The state prison at Angola, where all executions take place, didn't expect the July 15 date to hold. Officials there said last month that they haven't updated the "media witness" list for executions since the last time the prison held a lethal injection 6 years ago.

    Louisiana last executed a convicted killer on May 10, 2002, at Angola. Leslie Dale Martin died by lethal injection for the rape and strangulation of Christina Burgin in Calcasieu Parish.

    Frank's attorney, Gary Clements, of the Capital Post-Conviction Project of Louisiana, said that Frank's appeal has really only just begun. Frank has a constitutional right to begin the state post-conviction stage of her appeal and, if unsuccessful there, turn to the federal system for relief.

    About 90 convicts remain on the state's death row. Clements said that Frank is among 66 condemned inmates who have yet to exhaust their state appeals.

    Frank's former attorneys, Denise LeBoeuf and Nick Trenticosta, did not file for a re-hearing before the U.S. Supreme Court, which in February denied their request to revisit Frank's death sentence, the judge noted.

    Their failure to file for a rehearing, Marullo wrote in the death warrant, is equal to "finalizing the judgment and sentence reached by the trial court."

    Separate juries in 1995 found that both Frank and her cohort, Rogers LaCaze, orchestrated an ambush on the Kim Anh restaurant in eastern New Orleans and deserve execution for the triple murder.

    Williams, 25, had worked with Frank in 1995 when she was a 23-year-old NOPD rookie officer moonlighting at Kim Anh for security details.

  5. #5
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    August 28, 2008

    Antoinette Frank returned to an Orleans Parish courtroom this morning, almost 13 years after a jury condemned her to die by lethal injection for a 1995 rampage that left three people dead at a local Vietnamese restaurant.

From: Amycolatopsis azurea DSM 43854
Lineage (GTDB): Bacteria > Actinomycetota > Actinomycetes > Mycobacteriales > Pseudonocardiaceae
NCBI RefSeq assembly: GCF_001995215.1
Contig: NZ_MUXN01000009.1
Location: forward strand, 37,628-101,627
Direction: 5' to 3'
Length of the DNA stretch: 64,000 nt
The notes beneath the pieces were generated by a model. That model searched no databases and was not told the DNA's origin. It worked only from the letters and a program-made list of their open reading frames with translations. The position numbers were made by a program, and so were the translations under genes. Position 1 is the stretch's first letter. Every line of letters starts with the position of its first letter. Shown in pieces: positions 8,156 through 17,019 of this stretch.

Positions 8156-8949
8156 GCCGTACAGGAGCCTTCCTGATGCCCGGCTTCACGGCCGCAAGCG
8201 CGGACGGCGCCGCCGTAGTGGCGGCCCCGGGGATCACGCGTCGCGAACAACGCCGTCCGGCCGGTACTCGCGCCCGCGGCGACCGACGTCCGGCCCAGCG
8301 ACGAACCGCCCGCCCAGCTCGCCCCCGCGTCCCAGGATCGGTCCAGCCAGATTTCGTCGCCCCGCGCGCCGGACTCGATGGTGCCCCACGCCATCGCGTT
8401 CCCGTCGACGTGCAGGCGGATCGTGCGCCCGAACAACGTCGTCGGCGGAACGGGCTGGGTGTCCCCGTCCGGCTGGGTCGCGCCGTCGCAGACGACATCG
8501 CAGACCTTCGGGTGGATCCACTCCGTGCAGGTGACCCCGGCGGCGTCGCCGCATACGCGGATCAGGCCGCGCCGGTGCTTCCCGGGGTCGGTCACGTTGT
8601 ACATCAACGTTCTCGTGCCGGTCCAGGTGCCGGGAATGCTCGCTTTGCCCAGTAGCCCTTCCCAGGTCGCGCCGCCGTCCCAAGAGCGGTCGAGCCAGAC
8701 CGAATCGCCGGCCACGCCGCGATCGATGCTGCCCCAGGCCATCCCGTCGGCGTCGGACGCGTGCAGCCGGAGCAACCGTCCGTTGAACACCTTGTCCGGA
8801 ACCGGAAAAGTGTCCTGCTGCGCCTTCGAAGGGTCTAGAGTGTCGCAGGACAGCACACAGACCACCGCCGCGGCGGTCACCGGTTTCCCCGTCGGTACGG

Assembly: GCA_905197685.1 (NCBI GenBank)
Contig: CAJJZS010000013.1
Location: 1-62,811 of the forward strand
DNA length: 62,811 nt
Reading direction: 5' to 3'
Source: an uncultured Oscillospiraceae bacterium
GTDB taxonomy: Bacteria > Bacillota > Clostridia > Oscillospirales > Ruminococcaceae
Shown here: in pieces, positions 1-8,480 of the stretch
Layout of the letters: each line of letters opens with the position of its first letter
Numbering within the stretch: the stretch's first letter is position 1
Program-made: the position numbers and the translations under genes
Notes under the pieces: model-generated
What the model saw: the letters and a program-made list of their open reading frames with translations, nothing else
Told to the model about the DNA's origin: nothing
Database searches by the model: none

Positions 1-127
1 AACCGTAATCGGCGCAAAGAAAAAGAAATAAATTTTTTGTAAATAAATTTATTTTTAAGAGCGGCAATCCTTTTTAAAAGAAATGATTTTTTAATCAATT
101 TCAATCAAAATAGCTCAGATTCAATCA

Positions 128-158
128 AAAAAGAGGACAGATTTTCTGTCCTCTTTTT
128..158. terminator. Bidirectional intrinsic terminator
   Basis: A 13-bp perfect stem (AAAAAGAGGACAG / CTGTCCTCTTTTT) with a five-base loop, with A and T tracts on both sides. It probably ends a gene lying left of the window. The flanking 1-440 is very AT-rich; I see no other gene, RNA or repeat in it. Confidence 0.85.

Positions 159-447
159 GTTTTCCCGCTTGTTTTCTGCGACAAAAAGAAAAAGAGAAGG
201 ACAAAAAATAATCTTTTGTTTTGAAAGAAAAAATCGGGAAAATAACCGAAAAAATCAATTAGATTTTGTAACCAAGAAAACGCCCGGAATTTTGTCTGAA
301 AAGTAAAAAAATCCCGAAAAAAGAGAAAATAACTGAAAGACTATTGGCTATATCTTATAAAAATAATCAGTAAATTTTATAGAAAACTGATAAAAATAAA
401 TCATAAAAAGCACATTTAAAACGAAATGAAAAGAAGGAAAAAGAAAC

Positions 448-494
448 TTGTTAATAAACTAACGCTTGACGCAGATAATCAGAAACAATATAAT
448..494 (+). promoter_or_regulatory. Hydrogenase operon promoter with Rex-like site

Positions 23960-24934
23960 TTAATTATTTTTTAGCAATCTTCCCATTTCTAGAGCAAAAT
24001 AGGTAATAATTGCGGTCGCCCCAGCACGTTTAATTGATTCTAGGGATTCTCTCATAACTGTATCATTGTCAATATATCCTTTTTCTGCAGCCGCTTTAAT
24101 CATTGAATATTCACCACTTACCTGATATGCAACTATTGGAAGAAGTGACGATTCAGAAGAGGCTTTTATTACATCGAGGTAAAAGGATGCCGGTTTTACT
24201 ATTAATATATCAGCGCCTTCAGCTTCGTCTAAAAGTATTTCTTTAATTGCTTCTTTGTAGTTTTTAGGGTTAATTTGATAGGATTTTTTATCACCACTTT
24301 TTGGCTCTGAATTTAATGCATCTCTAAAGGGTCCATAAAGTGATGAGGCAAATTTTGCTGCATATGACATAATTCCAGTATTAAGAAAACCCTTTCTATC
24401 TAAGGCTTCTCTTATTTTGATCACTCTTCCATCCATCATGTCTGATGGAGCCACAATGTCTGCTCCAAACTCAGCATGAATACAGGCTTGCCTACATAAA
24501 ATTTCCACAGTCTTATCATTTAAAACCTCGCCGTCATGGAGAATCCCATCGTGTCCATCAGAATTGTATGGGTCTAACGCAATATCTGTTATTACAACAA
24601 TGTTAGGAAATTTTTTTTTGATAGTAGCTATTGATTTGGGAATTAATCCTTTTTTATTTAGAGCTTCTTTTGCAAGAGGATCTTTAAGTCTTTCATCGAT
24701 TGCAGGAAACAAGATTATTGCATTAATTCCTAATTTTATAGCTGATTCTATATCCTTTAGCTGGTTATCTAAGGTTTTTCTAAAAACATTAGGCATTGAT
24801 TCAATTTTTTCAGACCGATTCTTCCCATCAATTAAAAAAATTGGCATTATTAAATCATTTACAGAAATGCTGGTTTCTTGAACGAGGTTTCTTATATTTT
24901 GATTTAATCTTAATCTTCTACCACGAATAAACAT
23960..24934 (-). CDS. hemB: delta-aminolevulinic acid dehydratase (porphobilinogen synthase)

Prosecutors and relatives of one victim gathered with the expectation that the state court would issue an order for Frank's execution.

    But Judge Frank Marullo, who presided over her trial and set today's hearing, postponed the matter after meeting with Frank's appellate lawyers. At issue is Frank's recent appeal to the United States Supreme Court, which on Feb. 19 refused to review her death sentence.

    Frank's attorneys have 25 days from that ruling to ask for a rehearing. Marullo said he had called today's hearing prematurely and rescheduled it for April 14. Seperate juries found that Frank and Rogers LaCaze orchestrated an ambush on the Kim Anh restaurant in eastern New Orleans in 1995, and deserve execution for gunning down NOPD officer Ronald Williams, and siblings Ha and Cuong Vu.

    Williams, 25, had worked with Frank in 1995 when she was a 23-year-old NOPD rookie officer moonlighting at the Kim Anh for security details.

    Williams' family filled the front row in Marullo's courtroom this morning. Williams' father said he is frustrated with the criminal justice system, but will continue to closely follow Frank's appeals, in the hopes that the state will execute her for the triple murder that rocked New Orleans and became the nadir for the long-trouble police department.

    Frank, it turned out, had failed portions of the psychological exams needed for admittance to the police academy and should never have been issued a badge and gun, the public learned only after the Kim Anh murders.
    "I would rather she be executed, then I wouldn't have to see her in court again," said Ronald Williams, the father of slain NOPD officer Ronald Williams. "Forgiveness, no.

    It's turned lives upside down, with our families and her family."